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John Armstrong is the Herald's chief political commentator

John Armstrong: Hangover continues for hapless Gilmore

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List MP Aaron Gilmore says he will need to learn how to show 'far more dignity, humility and grace'. Photo / Getty Images
List MP Aaron Gilmore says he will need to learn how to show 'far more dignity, humility and grace'. Photo / Getty Images

Aaron Gilmore is living testimony to Andy Warhol's prediction that in the future everyone will enjoy 15 minutes of fame.

Or should that be infamy in Gilmore's case? National's second to bottom-ranked MP has in fact enjoyed - if that is the right word - more than his allotted 15 minutes in the spotlight.

Perhaps fittingly, however, a 15-minute time limit was placed on Gilmore's too-long delayed date with the political media yesterday morning. His minder, National's chief whip Louise Upston, made sure the session did not last a second longer by abruptly cutting questioning short and walking out of the room with her hapless charge trailing behind her.

It was still long enough for Gilmore to repeat the words "apology" or "apologise" no less than 17 times as he confessed no less than eight times to being rude and arrogant to a waiter at Hanmer Springs' Heritage hotel who refused him more alcohol.

As political epitaphs go, Gilmore's declaration that "if there was a dickhead that night, it was me" could hardly be bettered. It will likely be remembered longer than its author.

The press conference was also long enough for Gilmore to draw inspiration from one of his idols, Winston Churchill, with the MP claiming he would rebuild his political career through shedding blood, sweat and tears.

But Gilmore was sure of one thing: if there was going to be any blood, then enough of his had already been spilled. Whereas other MPs would have parried, downplayed or even ignored journalists' questions about the contrasting accounts of what happened at the boozy dinner, Gilmore challenged alternative versions, especially that of fellow diner and lawyer Andrew Riches.

Gilmore strenuously denied Riches' assertion that he had been big-noting and had threatened to use the influence of the Prime Minister's office to have the waiter sacked. Gilmore insisted he had a discussion with the waiter over Gilmore's understanding of the liquor laws that someone could be fired if they served a drunk person.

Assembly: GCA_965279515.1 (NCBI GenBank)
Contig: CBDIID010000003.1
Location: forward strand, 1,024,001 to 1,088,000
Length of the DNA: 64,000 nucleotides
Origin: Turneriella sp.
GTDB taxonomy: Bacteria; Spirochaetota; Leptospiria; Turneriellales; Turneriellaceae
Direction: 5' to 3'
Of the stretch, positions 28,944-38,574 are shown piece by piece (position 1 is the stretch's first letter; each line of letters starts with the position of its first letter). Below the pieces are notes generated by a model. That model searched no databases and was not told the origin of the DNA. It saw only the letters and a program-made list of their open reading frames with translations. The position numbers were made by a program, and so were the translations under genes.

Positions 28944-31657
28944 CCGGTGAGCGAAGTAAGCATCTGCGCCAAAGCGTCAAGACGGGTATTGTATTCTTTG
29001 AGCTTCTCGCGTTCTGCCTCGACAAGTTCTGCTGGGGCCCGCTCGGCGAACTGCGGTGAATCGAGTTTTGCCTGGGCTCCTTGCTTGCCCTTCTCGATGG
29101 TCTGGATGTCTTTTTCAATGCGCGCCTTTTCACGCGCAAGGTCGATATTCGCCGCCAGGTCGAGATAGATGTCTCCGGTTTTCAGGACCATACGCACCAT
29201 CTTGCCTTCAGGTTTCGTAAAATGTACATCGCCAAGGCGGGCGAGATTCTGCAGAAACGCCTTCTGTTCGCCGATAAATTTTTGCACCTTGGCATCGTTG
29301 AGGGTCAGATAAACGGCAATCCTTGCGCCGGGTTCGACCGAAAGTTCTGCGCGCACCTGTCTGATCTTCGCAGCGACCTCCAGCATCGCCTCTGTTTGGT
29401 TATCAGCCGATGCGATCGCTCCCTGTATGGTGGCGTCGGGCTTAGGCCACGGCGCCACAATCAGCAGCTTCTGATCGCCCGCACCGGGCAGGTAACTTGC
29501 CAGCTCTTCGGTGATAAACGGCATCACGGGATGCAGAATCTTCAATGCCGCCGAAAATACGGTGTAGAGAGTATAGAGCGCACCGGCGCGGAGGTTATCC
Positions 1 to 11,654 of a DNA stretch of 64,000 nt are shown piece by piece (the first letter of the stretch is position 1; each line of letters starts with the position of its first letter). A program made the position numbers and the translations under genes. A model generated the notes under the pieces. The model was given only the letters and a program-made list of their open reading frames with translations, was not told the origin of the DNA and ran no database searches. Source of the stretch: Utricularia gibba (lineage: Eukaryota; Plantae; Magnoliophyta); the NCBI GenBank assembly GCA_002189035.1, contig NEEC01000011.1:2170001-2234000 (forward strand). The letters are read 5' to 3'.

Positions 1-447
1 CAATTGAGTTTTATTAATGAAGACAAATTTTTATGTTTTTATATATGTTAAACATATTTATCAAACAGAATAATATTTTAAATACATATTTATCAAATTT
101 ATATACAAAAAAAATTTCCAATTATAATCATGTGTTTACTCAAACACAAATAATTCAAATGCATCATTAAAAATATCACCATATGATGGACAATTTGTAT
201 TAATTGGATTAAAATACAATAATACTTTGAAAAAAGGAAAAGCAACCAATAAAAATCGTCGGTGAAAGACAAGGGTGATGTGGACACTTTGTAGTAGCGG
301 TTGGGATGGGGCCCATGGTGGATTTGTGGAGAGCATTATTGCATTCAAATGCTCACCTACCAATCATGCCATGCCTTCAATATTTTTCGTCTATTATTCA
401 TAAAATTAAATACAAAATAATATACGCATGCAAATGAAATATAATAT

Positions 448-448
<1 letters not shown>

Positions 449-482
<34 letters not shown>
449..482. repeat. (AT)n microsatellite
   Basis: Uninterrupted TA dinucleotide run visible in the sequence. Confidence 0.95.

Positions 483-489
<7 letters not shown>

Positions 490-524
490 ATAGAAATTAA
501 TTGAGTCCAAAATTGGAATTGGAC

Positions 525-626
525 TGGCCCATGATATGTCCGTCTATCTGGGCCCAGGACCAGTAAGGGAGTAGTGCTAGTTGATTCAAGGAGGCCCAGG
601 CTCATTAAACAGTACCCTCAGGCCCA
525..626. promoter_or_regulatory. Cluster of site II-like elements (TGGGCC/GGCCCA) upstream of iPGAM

This begs two questions. First, if the discussion had been so civilised, how come Gilmore got so angry with the waiter. Second, if Riches had got it so wrong, why did Gilmore wait for more than a week to correct him? The answer is Gilmore is not absolutely sure what he did say on the night despite claiming he drank only three glasses of wine and two beers over a period of more than four hours.

Gilmore says he has learned from the episode, notably to stop behaving like a bully and show more humility. All very worthy. But Gilmore miscalculated. He had punted on the media losing interest. Then, rather than killing the story, he did his best (or rather worst) to keep it alive.

In that respect, Gilmore's performance yesterday was less Churchillian and more Chinchillian.

Read more: Gilmore sorry but rejects most allegations

- NZ Herald

John Armstrong

John Armstrong is the Herald's chief political commentator

Herald political correspondent John Armstrong has been covering politics at a national level for nearly 30 years. Based in the Press Gallery at Parliament in Wellington, John has worked for the Herald since 1987. John was named Best Columnist at the 2013 Canon Media Awards and was a previous winner of Qantas media awards as best political columnist. Prior to joining the Herald, John worked at Parliament for the New Zealand Press Association. A graduate of Canterbury University's journalism school, John began his career in journalism in 1981 on the Christchurch Star. John has a Masters of Arts degree in political science from Canterbury.

Read more by John Armstrong

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